Oscars 2021 sees 'Nomadland' receive best picture as celebs rip Derek Chauvin, police brutality
The 93rd Academy Awards are expected to be the lowest-rated yet despite several opportunities to make history
The 2021 Oscars on Sunday saw "Nomadland" take home the top prize as best picture in an awards show that featured countless celebrities referencing Derek Chauvin's murder conviction and police brutality in the United States.
"We give this one to our wolf," Frances McDormand, one of the film's stars and producers, said before howling to the ceiling as she accepted the accolade. She also asked viewers to watch the film "on the largest screen possible" at movie theaters "very, very soon."
McDormand also took home the award for best actress for the film.
"My voice is in my sword. We know the sword is our work and I like work. Thank you for nominating me tonight and thanks for this," McDormand said to the crowd.
Another big winner was Anthony Hopkins, who took home best actor for his work in "The Father."
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The 93rd Academy Awards began on April 25 with its first presenter of the night, actress Regina King, declaring the film industry's biggest night is maintaining its producers' promise: to provide an intimate ceremony with "maskless" guests amid the coronavirus pandemic.
"Oh, live TV here we go, welcome to the 93rd Oscars. Oh, Jesus, I made it," King said.
Noting that it's "been quite a year" for presenters, nominees, performers and the rest of the world as we are "still smack dab in the middle of it," the 93rd Academy Awards is a night "to celebrate," she said.
"And yes, we're doing it maskless," King declared. "Well, think of this as a movie set, an Oscars movie with a cast of over 200 nominees. People have been vaxxed, tested, retested, social distanced and we are following all of the rigorous protocols that got us back to work safely. So, just like as a movie set masks off and when we're not rolling, masks on. Ok, that’s how we do it."
The "One Night in Miami" director added that it would have been quite a different celebratory night for her had Chauvin not been convicted in the May 2020 murder of George Floyd.
"I have to be honest if things had gone differently this week in Minneapolis, I would have traded in my heels for marching boots," she said.
Travon Free, one of the directors of "Two Distant Strangers," discussed police brutality in his acceptance speech for the film's win for best live-action short film.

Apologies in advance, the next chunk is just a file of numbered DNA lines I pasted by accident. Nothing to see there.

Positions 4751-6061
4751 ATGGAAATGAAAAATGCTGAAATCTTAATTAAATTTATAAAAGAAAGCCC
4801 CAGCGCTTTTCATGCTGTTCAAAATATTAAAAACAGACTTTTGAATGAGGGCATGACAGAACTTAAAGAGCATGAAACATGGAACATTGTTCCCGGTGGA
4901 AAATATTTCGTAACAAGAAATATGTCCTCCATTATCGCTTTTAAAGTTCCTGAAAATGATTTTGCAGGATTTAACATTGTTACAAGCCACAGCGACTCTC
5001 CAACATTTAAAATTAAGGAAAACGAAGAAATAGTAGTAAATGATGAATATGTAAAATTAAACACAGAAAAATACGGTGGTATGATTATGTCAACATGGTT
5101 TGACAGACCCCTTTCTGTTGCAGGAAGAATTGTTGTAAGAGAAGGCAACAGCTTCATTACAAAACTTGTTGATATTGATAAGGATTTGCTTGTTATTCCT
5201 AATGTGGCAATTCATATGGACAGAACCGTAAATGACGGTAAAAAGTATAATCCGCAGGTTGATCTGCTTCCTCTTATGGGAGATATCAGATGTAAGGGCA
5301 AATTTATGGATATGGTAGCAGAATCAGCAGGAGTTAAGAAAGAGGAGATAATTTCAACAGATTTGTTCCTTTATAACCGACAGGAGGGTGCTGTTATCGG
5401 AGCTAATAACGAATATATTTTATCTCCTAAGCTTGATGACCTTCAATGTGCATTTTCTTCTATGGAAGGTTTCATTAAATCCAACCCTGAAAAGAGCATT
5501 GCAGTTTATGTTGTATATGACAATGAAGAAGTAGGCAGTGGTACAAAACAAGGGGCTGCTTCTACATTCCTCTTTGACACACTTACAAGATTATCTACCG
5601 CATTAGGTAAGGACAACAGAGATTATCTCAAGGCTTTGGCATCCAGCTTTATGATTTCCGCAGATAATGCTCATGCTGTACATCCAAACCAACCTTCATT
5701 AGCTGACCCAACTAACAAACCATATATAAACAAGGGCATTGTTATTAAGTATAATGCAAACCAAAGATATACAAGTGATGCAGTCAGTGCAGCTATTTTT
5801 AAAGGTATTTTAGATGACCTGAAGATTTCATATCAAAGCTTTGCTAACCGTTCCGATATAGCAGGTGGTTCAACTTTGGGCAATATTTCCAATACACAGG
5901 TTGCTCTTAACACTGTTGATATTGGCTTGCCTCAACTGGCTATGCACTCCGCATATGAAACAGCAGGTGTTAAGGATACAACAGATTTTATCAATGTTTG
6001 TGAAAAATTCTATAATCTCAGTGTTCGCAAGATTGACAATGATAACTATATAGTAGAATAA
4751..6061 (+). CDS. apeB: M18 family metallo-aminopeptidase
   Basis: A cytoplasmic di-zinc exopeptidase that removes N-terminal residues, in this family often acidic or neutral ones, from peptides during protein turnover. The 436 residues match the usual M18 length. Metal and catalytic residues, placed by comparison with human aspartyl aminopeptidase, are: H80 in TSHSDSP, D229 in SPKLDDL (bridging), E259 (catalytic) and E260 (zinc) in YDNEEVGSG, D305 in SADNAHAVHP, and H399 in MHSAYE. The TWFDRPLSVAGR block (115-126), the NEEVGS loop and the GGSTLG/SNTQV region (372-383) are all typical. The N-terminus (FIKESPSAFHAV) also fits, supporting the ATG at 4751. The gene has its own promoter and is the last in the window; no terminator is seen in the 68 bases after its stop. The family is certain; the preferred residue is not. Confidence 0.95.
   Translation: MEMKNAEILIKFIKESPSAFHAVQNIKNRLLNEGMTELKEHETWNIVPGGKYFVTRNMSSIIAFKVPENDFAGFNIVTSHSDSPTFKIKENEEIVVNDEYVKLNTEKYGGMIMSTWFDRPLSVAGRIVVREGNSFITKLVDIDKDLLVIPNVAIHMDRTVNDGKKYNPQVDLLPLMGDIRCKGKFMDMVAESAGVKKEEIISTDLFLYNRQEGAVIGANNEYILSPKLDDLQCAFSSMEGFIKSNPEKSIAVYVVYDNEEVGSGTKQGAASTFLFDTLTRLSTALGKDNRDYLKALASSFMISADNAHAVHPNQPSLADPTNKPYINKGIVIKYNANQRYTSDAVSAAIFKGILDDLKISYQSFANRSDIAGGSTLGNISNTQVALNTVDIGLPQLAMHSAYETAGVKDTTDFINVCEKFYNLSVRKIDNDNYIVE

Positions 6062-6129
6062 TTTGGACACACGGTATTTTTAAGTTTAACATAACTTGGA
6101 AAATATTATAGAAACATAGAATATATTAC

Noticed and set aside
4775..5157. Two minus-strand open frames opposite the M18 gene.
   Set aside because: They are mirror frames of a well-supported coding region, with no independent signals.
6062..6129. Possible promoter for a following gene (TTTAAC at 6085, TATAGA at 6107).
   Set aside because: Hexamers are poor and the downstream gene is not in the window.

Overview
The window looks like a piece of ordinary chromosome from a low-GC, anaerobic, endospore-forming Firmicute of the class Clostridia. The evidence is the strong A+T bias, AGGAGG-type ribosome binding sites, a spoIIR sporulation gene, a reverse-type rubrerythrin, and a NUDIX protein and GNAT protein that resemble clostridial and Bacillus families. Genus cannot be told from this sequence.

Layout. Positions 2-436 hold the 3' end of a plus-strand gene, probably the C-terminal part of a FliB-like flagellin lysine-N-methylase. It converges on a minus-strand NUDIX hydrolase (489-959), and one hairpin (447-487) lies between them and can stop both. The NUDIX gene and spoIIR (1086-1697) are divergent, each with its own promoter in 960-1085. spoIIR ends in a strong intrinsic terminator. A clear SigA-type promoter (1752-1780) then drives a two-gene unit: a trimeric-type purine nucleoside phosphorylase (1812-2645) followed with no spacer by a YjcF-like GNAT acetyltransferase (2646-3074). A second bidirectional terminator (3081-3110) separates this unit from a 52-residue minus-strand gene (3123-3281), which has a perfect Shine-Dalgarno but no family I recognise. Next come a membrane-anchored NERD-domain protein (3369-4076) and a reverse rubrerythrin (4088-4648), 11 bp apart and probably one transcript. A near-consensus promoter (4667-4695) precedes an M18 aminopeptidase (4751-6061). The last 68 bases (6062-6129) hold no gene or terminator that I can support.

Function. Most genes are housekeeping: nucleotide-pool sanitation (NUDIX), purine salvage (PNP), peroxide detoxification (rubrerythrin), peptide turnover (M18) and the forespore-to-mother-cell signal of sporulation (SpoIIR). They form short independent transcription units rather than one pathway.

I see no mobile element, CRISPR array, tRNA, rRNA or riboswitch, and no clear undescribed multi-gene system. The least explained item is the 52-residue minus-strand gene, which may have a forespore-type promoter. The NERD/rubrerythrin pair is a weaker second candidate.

"Today the police will kill three people and tomorrow the police will kill three people, and the day after that the police will kill three people because on average the police in America every day kill three people," Free said, joined by co-director Desmond Roe.
He continued: "Those people have been disproportionately Black people... I ask that you please not be indifferent. Please don't be indifferent to our pain."
Prior to the ceremony, the 36-year-old writer made headlines for his outfit: a Dolce & Gabbana suit lined with the names of those killed by police brutality in the U.S.
The first two awards of the night went to Emerald Fennell who won the award for best original screenplay for the film "Promising Young Woman," starring Carey Mulligan, and the best adapted screenplay then went to Florian Zeller and Christopher Hampton for "The Father."
In accepting his award for best director, Thomas Vinterberg, paid tribute to his daughter, Ida, who he said died in a car accident days into beginning filming for "Another Round."
"She loved this. She was supposed to be in this. You'll be able to see her clapping and cheering with us. We ended up making this movie for her, as her monument. So, Ida, this is a miracle that just happened and you're a part of this miracle. Maybe you've been pulling some strings somewhere, I don't know. But this one is for you," Vinterberg said.
Daniel Kaluuya won best supporting actor for "Judas and the Black Messiah."
"We're going up tonight. We're going to celebrate life. We're breathing, we're walking, it's incredible. Life is incredible," he said.
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This year's Jean Hersholt Humanitarian Award went to the Motion Picture and Television Fund and was accepted on the fund's behalf by CEO Bob Beitcher. He noted it was the first time the award has gone to an organization, and it was due to the fund's support of providing to those in need during the pandemic.
Chloé Zhao took home the award for best director for "Nomadland," a category that had two female filmmakers nominated for the first time. Zhao is now just the second woman to win best director in the Academy's 93 years (following Kathryn Bigelow for "The Hurt Locker"), and the first woman of color.